Contributor Scott Redman discovers that Murder Ballad may not have all the thrills and chills that its title implies.
The Union Square Theatre has been transformed into a gritty downtown dive bar, which sets the scene for the overwrought Murder Ballad — a sung-through rock musical by Julia Jordan and Juliana Nash. The production enjoyed a sold out run earlier in the year at Manhattan Theatre Club’s Studio at Stage II and has transferred to a commercial open-ended run at the Union Square location.
The show is billed as a “love triangle gone wrong,” which may be accurate but not necessarily interesting. Sara (played by Caissie Levy) is a downtown hipster getting it on with her favorite bartender Tom (played by Will Swenson). Things are hot and steamy until she falls for Michael, a brainy scholar (played by John Ellison Conley). The two dash off, get married, move to the Upper West Side and have a kid, but when things start to get a bit dull, Sara seeks out her past love and a volatile mess ensues. Lurking in the background is a narrator/club singer (played by Rebecca Naomi Jones) who has a crush of her own…
The writing suffers most from its over simplistic story joined by a dull score that fails to create nothing more than a white noise underscore. The show is set up as a cautionary tale filled with seduction and lust but delivers itself as an average affair dusted with a bass drum and occasional guitar riff. The tempos rarely change and there is a lack of style to differentiate between scenes and characters. The quartet of onstage actors each exhibit vocal prowess throughout the evening, but it has little dramatic effect due to the empty material.
Rebecca Naomi Jones as the omniscient Narrator and conspirator of the piece is a stand-out. Jones honestly delivers her interpretation of sex and scandal that gives a true reality to her character and performance. Caissie Levy as Sara is another powerhouse belter who tries to sculpt what she can from the lumpy source material. Sara is the most tortured of the group dealing with her demons of lust and trying to maintain her new Upper West Side life. John Ellison Conlee who plays Michael – the older, sophisticated scholar, seems a bit miscast and there seems to be a lack of chemistry with Levy. Sara’s attraction to Michael is never fully developed. Is she chasing his money, attracted to his intelligence or is it just a way to escape her past life living downtown and hanging out with bartenders? Will Swenson embodies his downtown rough and tumble character, but once again, his motivations appear one dimensional.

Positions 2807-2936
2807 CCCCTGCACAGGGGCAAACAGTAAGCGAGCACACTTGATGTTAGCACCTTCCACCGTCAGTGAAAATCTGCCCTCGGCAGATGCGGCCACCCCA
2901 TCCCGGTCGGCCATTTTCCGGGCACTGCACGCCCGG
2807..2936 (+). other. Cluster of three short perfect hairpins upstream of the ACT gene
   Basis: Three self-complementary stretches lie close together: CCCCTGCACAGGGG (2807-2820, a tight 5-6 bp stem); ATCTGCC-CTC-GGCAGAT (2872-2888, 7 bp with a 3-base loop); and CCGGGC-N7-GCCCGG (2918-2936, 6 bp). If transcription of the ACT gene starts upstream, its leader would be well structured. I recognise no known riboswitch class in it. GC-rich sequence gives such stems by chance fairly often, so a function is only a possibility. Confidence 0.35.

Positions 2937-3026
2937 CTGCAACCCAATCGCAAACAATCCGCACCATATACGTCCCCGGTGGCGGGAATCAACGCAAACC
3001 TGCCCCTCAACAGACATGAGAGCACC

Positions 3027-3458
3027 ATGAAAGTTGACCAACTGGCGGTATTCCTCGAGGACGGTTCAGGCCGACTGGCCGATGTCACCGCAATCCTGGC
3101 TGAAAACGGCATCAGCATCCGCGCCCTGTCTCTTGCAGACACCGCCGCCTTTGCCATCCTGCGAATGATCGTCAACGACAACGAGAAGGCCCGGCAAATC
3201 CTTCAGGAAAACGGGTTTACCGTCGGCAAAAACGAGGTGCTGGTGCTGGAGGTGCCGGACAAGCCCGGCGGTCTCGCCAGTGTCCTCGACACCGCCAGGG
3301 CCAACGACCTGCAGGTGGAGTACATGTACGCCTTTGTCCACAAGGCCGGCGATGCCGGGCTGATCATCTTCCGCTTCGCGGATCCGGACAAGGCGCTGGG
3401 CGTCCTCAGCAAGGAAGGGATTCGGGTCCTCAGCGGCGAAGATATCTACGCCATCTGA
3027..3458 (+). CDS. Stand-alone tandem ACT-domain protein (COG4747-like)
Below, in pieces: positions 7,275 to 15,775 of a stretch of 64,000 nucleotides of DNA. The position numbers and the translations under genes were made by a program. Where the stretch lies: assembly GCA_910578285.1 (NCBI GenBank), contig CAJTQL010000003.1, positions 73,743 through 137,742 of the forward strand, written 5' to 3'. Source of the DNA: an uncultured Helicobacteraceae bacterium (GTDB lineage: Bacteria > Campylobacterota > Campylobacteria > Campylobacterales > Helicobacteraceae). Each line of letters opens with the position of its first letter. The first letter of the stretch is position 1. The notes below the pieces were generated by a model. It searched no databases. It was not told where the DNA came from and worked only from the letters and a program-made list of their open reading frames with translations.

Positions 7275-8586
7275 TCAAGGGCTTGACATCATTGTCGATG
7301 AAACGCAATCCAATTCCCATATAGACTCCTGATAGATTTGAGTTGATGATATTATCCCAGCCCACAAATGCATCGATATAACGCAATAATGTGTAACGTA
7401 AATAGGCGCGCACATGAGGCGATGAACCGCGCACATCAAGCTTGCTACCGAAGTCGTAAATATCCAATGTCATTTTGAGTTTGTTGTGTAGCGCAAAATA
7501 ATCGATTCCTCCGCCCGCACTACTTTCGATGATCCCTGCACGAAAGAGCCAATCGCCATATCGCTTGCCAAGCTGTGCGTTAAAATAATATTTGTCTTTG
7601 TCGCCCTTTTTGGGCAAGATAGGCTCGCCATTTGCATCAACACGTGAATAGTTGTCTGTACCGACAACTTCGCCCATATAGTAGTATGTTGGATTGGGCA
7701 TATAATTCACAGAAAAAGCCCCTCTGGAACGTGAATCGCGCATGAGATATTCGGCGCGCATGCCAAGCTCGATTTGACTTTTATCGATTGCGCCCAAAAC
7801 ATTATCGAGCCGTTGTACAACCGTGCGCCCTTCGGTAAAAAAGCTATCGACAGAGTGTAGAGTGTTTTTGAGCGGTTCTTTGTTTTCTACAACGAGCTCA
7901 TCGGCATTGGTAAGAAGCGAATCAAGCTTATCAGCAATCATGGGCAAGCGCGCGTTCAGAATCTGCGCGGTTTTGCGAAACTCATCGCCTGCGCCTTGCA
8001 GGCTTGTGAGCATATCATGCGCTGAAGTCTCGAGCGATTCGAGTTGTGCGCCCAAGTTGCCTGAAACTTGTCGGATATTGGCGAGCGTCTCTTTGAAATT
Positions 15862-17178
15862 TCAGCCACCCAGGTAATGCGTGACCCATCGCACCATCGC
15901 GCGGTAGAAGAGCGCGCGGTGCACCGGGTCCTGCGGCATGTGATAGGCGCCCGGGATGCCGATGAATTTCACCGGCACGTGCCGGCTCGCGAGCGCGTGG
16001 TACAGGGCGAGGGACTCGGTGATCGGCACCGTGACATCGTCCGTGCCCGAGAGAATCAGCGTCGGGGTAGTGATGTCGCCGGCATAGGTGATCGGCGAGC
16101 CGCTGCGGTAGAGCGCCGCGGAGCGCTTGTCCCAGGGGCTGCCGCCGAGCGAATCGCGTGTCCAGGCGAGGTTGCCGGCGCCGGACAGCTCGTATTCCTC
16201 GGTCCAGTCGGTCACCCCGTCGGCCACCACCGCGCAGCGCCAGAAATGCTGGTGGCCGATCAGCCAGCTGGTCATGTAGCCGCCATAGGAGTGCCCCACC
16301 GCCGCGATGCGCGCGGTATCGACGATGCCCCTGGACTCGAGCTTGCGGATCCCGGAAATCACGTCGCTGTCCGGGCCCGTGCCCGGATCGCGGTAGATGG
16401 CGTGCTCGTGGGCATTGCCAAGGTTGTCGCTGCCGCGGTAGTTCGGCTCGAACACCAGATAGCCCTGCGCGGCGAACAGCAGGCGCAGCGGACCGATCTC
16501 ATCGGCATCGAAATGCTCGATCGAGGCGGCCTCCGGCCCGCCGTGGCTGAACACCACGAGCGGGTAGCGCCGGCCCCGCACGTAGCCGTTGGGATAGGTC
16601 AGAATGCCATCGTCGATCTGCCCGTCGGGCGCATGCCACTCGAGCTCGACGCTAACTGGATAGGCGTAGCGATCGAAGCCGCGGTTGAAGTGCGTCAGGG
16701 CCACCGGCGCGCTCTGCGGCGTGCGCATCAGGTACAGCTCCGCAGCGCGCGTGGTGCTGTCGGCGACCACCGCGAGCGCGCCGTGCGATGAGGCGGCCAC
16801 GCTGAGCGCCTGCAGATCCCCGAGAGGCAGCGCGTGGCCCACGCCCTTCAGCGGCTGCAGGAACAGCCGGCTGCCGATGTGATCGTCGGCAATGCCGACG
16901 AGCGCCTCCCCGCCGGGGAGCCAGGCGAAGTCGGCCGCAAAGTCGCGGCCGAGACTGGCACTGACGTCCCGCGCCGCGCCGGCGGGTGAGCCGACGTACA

Director Trip Cullman does an admirable job using the space and trying to give the vacant material some context. The theater space has been configured into a bar and cabaret style seating surround by more stadium seats. The space allows the actors to get unusually close to the audience, creating an interesting environmental tension. This gives the actors and playing space less boundaries as compared to a standard proscenium. The theater’s reconfiguration is the most interesting part of the experience and immediately sets the tone. Being in such close proximity to the actors offers a great opportunity for creative expression, if only Murder Ballad lived up to its potential.
Union Square Theatre
100 East 17th Street
Take the jump for a round-up of other reviews of Murder Ballad along with a video from the show…
“The score, as before, is problematic. Some songs are propulsive or pretty or both. But they sometimes too closely conjure “Rent,” and rhymes like “funny,” “sunny” and “honey” make the lyrics simplistic and wince-worthy.
Trip Cullman’s detailed staging helps redeem things. The Union Square has been reconfigured so that the action happens around the audience. You could say that theatergoers are “immersed” in the grubby bar setting, which includes a pool table. But “implicated” is more like it.
For all its edge, “Murder Ballad” is conservative, cautionary stuff. Go straight home, it warns. Don’t let this sort of affair happen to you.” Daily News
“The actors, flinging themselves about in heightened states of passion, deserve combat pay. The golden voiced Rebecca Naomi Jones as narrator teases out the story compellingly. John Ellison Conlee is a strong, bold presence. And though Will Swenson and Caissie Levy are playing stereotypes, they work hard to bring added dimension to their cardboard roles.” NY 1